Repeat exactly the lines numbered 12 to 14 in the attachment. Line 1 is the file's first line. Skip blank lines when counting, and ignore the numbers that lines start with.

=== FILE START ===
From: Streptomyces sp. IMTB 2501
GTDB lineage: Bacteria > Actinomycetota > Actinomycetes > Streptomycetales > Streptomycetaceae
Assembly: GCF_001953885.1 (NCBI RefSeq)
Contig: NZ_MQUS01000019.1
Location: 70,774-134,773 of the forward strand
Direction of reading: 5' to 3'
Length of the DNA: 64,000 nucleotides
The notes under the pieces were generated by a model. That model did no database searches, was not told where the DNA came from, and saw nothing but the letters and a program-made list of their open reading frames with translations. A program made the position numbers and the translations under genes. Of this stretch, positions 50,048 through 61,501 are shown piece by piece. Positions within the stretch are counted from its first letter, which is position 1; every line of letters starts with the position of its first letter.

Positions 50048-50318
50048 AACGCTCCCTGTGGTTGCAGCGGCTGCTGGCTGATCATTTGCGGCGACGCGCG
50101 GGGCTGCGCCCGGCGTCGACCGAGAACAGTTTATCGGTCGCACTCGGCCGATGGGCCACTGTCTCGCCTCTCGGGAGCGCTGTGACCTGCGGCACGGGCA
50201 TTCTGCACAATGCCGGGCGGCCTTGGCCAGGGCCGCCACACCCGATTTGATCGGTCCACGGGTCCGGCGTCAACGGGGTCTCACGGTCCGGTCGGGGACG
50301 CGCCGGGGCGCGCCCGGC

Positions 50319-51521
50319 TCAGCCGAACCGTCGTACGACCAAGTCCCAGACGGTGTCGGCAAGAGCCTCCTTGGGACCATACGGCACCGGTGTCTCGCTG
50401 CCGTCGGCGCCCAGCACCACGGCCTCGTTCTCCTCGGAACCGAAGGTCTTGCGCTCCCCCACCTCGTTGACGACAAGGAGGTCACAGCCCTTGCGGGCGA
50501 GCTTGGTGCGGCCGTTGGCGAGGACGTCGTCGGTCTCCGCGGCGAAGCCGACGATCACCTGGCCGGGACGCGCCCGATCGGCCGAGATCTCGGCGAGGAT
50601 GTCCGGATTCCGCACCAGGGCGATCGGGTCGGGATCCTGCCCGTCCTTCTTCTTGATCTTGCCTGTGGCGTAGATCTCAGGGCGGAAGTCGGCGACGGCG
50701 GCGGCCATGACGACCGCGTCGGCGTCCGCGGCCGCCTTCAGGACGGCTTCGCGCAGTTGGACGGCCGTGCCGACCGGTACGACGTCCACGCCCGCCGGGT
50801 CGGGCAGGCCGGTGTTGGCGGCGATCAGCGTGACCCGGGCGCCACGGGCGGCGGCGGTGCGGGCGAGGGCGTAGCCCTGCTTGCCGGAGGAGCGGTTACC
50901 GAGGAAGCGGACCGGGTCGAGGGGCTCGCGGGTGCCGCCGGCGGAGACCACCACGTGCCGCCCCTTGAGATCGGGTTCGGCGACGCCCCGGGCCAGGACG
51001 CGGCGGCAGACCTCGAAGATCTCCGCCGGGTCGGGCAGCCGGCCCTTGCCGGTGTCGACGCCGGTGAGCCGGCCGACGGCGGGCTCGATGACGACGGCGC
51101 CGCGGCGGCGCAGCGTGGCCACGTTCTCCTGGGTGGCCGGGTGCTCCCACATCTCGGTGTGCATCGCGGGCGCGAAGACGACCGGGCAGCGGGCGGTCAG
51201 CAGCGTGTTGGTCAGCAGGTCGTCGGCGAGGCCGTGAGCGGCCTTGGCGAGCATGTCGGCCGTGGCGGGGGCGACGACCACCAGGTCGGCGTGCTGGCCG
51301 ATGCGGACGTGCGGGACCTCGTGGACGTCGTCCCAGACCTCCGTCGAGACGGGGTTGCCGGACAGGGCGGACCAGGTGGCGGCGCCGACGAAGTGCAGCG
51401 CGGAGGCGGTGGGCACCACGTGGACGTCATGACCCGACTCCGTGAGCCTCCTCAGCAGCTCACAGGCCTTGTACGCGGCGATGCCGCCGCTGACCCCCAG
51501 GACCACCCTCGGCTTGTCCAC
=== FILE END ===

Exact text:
50201 TTCTGCACAATGCCGGGCGGCCTTGGCCAGGGCCGCCACACCCGATTTGATCGGTCCACGGGTCCGGCGTCAACGGGGTCTCACGGTCCGGTCGGGGACG
50301 CGCCGGGGCGCGCCCGGC

Positions 50319-51521